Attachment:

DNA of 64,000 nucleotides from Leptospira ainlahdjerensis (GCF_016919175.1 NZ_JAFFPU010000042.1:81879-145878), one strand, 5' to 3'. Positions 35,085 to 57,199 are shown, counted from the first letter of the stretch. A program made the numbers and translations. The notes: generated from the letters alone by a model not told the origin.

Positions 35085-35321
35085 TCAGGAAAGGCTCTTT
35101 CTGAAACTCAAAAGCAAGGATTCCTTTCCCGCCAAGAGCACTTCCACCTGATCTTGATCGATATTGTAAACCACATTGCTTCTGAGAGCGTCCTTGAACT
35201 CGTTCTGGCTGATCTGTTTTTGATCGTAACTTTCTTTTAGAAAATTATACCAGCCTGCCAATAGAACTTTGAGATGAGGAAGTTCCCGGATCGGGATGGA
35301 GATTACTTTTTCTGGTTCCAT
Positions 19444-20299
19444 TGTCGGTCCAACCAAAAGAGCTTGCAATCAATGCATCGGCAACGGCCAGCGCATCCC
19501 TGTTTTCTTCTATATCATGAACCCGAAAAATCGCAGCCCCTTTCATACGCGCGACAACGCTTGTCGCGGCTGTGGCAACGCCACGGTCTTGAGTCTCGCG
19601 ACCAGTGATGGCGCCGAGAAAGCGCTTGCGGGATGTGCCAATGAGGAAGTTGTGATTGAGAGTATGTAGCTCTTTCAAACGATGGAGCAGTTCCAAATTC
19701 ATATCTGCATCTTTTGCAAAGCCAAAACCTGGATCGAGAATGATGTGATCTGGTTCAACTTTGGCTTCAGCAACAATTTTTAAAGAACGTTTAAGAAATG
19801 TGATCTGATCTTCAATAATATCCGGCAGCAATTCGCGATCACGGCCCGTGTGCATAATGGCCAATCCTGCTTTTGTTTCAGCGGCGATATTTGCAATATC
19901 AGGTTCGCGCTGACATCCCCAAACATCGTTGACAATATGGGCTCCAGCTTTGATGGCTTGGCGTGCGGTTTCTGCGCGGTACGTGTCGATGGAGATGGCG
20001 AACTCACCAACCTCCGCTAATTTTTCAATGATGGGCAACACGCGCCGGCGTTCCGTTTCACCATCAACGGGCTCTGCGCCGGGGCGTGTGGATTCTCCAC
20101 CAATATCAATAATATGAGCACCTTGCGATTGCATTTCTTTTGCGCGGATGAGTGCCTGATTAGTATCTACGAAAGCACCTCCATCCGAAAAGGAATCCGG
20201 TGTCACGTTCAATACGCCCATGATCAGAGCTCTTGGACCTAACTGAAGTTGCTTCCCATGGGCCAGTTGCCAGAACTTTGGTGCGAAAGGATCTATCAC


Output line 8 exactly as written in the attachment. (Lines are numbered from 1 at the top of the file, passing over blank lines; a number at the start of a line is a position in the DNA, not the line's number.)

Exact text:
19444 TGTCGGTCCAACCAAAAGAGCTTGCAATCAATGCATCGGCAACGGCCAGCGCATCCC